A Study of the Commonwealth of Dominica, St. Lucia and Antigua and Barbuda
From the document:
The paper examines and analyses the concept of tax buoyancy in the Eastern Caribbean Currency Union (ECCU) and examines the implications for fiscal consolidation specifically in Dominica, Antigua and Barbuda, and St. Lucia from 1980 to 2010.
The data was found to be non-stationary and the Dynamic Ordinary Least Squares method is applied to obtain the buoyancy coefficients. The Divisia Index (DI) is also applied to estimate the elasticity coefficients within the countries in order to complete the analysis.
The results indicate that the countries being studied possess buoyant tax revenue structures. The results also show a heavy reliance on discretionary policy in order for effective tax revenue generation. The Paper concludes that in order for fiscal consolidation to be successful, on the revenue side, the tax base should be buoyant as well as sufficiently large.
“The current realities at the domestic level are conditioned by the structural features of Caribbean economies, that is, they are small, open and vulnerable.”(ECCB, 2013) Sir K Dwight Venner appropriately describes the reality of the countries within the Eastern Caribbean Currency Union (ECCU) and the entire Caribbean Community by extension. Additionally, it gives insight and some intuition regarding the constraints faced as well as the scope for exploiting the opportunities placed before them. From this insight, it is therefore important to strategically implement mechanisms that directly and effectively address the specific circumstances faced.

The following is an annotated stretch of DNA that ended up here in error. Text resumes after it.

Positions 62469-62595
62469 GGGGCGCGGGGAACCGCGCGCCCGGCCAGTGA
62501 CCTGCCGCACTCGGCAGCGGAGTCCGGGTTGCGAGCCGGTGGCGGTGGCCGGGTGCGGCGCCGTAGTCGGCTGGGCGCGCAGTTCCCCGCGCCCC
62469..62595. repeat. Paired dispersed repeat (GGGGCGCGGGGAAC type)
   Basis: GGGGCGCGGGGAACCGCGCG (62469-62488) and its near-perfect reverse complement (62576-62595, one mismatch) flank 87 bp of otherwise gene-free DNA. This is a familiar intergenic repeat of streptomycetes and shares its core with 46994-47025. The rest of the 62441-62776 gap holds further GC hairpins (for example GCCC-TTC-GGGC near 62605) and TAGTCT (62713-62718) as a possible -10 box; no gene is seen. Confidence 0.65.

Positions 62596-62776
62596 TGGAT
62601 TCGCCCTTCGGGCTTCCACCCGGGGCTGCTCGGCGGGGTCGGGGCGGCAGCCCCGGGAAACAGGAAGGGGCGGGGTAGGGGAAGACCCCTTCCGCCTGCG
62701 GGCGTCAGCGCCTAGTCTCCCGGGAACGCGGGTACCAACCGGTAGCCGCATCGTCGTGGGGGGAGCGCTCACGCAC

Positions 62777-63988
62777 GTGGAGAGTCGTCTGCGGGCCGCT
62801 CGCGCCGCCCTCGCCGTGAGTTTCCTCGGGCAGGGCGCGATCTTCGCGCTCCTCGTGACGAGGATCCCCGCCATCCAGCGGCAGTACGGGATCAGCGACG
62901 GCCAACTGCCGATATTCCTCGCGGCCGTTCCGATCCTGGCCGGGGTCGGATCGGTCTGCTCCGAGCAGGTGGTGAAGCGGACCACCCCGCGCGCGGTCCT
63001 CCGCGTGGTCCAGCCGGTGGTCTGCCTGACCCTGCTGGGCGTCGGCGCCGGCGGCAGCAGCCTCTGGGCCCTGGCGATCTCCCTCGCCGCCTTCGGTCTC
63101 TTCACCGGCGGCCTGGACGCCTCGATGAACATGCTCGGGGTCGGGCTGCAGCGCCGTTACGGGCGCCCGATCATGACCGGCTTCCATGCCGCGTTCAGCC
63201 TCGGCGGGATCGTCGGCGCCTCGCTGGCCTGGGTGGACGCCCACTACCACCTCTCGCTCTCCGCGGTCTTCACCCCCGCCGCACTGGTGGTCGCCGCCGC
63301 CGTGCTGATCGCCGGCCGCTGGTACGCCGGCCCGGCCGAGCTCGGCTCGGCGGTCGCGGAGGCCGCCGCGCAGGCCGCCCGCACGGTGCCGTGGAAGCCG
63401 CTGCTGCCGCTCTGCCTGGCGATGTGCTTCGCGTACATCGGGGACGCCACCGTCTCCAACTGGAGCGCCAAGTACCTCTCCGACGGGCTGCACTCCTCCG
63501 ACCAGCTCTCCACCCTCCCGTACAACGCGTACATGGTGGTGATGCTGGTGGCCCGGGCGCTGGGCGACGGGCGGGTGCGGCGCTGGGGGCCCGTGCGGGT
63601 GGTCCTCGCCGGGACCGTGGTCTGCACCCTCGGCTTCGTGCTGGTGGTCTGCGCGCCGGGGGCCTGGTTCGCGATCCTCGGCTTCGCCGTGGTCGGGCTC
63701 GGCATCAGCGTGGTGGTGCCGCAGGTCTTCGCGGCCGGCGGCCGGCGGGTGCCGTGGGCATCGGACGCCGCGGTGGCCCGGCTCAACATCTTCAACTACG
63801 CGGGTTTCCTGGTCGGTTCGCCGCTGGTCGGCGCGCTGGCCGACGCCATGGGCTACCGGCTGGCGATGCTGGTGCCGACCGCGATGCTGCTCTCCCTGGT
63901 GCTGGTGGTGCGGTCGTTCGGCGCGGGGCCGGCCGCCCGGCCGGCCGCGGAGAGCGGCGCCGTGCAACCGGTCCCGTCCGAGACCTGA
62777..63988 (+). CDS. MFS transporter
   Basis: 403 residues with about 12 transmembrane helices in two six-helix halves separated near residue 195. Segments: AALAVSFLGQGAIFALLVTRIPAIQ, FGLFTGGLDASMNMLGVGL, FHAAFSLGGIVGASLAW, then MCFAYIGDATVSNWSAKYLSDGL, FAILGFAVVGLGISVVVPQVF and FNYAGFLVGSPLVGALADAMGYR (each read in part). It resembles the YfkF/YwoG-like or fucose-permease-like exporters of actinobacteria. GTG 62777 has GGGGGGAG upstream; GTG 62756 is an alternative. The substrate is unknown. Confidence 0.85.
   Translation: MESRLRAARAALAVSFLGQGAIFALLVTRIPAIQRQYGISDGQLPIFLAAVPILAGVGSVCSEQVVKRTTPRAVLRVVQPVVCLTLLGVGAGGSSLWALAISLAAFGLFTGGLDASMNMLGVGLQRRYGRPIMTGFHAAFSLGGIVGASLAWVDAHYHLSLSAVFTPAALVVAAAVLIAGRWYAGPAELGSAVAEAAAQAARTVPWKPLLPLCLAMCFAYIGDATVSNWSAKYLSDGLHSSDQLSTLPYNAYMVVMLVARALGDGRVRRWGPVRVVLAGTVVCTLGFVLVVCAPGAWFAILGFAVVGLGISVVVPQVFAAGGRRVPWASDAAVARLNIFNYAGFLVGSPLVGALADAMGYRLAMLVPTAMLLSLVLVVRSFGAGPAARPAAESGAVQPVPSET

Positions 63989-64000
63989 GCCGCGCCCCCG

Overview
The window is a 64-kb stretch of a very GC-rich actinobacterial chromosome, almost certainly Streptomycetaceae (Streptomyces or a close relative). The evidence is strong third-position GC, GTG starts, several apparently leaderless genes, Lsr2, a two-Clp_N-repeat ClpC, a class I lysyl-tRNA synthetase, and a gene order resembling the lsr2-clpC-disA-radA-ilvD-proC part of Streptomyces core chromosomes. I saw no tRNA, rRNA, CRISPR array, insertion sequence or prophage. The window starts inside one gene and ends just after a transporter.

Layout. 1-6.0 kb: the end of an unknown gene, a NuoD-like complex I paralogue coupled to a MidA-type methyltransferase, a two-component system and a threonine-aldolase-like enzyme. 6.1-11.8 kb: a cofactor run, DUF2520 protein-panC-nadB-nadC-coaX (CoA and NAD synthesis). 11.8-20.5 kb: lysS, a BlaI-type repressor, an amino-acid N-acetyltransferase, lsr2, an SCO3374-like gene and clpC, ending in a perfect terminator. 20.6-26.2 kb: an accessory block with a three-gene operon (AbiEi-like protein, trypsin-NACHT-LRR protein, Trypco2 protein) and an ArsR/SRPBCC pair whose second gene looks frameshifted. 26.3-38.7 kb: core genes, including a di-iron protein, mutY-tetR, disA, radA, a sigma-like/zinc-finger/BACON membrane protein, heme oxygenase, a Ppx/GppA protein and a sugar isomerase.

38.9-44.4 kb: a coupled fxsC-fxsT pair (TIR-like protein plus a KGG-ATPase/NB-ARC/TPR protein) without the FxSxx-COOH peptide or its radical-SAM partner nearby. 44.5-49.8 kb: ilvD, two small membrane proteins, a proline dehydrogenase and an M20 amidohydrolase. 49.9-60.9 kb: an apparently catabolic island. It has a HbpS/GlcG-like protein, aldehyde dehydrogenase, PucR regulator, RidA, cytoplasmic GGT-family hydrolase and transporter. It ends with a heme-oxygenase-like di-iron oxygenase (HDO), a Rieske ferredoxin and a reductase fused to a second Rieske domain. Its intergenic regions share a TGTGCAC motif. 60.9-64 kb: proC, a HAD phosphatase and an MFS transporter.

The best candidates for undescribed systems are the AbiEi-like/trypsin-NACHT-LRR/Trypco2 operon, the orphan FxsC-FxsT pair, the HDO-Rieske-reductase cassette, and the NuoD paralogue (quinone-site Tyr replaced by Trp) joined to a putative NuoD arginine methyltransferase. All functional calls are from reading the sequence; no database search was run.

Schipke (2013) indicates that in the period immediately following independence of the countries that formed the ECCU, there was slow but positive growth within these economies. However, as time progressed growth began moving at an even more sluggish pace. Schipke attributed this partly to changes in World Trade Organization (WTO) rules of engagement that consequently saw the removal of preferential trading agreements, along with terms of trade shocks and reductions in foreign aid disbursements and Official Development Assistance (ODA).
The openness and vulnerability of the ECCU economies means that the currency union provides the ideal conditions to be affected by negative shocks. These shocks, which are mainly a function of the external environment, have throughout history never been kind to any small island grouping.